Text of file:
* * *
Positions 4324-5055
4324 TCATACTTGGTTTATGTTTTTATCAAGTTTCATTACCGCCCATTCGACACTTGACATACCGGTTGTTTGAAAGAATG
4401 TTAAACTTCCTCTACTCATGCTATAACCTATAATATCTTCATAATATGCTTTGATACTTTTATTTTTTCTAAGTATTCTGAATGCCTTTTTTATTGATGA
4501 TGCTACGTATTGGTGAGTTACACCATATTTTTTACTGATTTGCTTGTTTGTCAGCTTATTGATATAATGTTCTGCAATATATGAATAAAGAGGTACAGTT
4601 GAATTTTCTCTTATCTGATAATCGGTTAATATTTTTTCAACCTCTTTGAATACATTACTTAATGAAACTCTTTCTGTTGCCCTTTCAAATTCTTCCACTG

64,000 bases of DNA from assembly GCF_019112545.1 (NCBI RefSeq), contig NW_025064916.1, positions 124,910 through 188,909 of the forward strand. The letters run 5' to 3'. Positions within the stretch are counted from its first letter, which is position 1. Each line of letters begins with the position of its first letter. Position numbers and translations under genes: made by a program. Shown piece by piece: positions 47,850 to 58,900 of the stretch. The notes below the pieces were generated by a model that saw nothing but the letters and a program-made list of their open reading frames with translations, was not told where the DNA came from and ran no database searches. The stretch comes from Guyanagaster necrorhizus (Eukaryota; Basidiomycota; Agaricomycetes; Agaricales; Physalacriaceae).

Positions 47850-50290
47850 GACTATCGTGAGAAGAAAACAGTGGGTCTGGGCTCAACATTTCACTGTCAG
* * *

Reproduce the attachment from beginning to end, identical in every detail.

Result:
Positions 4324-5055
4324 TCATACTTGGTTTATGTTTTTATCAAGTTTCATTACCGCCCATTCGACACTTGACATACCGGTTGTTTGAAAGAATG
4401 TTAAACTTCCTCTACTCATGCTATAACCTATAATATCTTCATAATATGCTTTGATACTTTTATTTTTTCTAAGTATTCTGAATGCCTTTTTTATTGATGA
4501 TGCTACGTATTGGTGAGTTACACCATATTTTTTACTGATTTGCTTGTTTGTCAGCTTATTGATATAATGTTCTGCAATATATGAATAAAGAGGTACAGTT
4601 GAATTTTCTCTTATCTGATAATCGGTTAATATTTTTTCAACCTCTTTGAATACATTACTTAATGAAACTCTTTCTGTTGCCCTTTCAAATTCTTCCACTG

64,000 bases of DNA from assembly GCF_019112545.1 (NCBI RefSeq), contig NW_025064916.1, positions 124,910 through 188,909 of the forward strand. The letters run 5' to 3'. Positions within the stretch are counted from its first letter, which is position 1. Each line of letters begins with the position of its first letter. Position numbers and translations under genes: made by a program. Shown piece by piece: positions 47,850 to 58,900 of the stretch. The notes below the pieces were generated by a model that saw nothing but the letters and a program-made list of their open reading frames with translations, was not told where the DNA came from and ran no database searches. The stretch comes from Guyanagaster necrorhizus (Eukaryota; Basidiomycota; Agaricomycetes; Agaricales; Physalacriaceae).

Positions 47850-50290
47850 GACTATCGTGAGAAGAAAACAGTGGGTCTGGGCTCAACATTTCACTGTCAG